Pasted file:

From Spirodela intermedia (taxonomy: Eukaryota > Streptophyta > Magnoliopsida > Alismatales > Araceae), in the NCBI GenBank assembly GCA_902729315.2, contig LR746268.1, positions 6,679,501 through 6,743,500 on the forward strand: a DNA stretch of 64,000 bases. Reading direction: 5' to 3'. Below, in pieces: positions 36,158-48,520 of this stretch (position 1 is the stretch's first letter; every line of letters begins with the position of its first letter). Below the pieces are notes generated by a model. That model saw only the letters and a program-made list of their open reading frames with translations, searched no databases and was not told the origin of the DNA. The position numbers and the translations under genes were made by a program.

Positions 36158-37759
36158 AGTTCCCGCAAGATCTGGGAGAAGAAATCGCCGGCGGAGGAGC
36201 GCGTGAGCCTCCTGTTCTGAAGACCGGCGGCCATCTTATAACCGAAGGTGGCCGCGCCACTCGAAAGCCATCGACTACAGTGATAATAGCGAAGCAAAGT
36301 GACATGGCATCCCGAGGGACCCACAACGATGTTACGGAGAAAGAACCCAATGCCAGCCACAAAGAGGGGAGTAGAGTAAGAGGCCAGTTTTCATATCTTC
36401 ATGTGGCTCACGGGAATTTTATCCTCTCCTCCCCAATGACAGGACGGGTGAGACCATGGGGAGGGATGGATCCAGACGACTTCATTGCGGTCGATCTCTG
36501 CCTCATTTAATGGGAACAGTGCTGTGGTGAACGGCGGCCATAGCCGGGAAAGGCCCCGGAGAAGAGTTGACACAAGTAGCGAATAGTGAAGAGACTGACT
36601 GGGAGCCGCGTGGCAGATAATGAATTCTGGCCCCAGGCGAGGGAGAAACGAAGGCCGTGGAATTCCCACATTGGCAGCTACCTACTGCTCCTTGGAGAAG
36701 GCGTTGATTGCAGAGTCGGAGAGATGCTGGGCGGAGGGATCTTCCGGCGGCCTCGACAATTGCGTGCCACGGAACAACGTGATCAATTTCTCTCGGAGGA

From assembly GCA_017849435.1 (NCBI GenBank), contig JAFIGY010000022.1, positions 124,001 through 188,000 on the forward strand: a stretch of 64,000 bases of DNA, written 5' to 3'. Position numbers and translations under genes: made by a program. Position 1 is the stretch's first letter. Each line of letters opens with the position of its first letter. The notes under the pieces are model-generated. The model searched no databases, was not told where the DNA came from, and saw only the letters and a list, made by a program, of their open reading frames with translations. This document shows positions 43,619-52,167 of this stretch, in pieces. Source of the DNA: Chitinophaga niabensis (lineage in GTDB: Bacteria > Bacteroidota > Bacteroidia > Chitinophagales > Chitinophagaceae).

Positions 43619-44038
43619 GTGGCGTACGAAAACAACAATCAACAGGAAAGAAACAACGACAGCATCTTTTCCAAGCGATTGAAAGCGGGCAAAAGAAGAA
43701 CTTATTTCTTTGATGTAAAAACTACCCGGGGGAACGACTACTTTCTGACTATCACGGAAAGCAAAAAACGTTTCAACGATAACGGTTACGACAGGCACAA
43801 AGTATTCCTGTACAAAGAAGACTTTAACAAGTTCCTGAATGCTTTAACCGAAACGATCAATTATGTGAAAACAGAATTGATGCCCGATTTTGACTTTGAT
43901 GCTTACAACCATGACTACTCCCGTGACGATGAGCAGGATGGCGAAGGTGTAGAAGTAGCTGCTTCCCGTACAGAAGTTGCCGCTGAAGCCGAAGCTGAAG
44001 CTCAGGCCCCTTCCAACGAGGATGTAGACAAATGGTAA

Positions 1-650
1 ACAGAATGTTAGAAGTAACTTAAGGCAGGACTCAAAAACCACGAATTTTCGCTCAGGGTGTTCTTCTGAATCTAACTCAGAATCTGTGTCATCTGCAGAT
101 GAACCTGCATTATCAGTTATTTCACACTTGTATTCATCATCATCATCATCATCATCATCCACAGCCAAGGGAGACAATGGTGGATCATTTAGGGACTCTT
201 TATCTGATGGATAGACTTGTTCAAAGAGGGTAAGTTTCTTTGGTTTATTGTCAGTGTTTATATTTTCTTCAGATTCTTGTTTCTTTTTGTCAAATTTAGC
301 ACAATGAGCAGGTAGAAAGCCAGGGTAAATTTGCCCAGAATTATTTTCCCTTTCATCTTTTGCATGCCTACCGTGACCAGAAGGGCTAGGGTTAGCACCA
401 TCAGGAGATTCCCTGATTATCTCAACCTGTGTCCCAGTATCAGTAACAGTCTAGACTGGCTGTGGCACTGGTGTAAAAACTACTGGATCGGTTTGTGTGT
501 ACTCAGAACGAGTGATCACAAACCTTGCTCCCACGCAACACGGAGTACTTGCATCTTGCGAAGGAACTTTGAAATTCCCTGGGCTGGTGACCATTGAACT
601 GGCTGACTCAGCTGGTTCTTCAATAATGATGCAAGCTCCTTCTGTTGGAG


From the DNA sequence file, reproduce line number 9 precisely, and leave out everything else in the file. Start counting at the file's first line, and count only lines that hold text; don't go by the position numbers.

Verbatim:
36701 GCGTTGATTGCAGAGTCGGAGAGATGCTGGGCGGAGGGATCTTCCGGCGGCCTCGACAATTGCGTGCCACGGAACAACGTGATCAATTTCTCTCGGAGGA